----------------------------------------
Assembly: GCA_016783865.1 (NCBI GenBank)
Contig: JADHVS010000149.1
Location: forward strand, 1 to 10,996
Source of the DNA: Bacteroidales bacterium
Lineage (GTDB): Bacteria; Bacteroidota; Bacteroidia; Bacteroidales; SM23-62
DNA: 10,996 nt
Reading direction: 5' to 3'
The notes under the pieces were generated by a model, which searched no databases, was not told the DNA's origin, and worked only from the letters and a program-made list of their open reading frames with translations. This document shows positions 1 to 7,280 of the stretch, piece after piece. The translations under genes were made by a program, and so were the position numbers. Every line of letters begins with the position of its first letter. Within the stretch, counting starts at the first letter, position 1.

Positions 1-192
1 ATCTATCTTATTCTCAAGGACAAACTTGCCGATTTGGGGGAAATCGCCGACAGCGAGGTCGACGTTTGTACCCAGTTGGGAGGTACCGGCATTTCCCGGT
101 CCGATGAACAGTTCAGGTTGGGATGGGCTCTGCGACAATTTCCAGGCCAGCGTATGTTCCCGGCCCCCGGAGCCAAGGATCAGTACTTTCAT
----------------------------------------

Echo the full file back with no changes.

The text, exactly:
Assembly: GCA_016783865.1 (NCBI GenBank)
Contig: JADHVS010000149.1
Location: forward strand, 1 to 10,996
Source of the DNA: Bacteroidales bacterium
Lineage (GTDB): Bacteria; Bacteroidota; Bacteroidia; Bacteroidales; SM23-62
DNA: 10,996 nt
Reading direction: 5' to 3'
The notes under the pieces were generated by a model, which searched no databases, was not told the DNA's origin, and worked only from the letters and a program-made list of their open reading frames with translations. This document shows positions 1 to 7,280 of the stretch, piece after piece. The translations under genes were made by a program, and so were the position numbers. Every line of letters begins with the position of its first letter. Within the stretch, counting starts at the first letter, position 1.

Positions 1-192
1 ATCTATCTTATTCTCAAGGACAAACTTGCCGATTTGGGGGAAATCGCCGACAGCGAGGTCGACGTTTGTACCCAGTTGGGAGGTACCGGCATTTCCCGGT
101 CCGATGAACAGTTCAGGTTGGGATGGGCTCTGCGACAATTTCCAGGCCAGCGTATGTTCCCGGCCCCCGGAGCCAAGGATCAGTACTTTCAT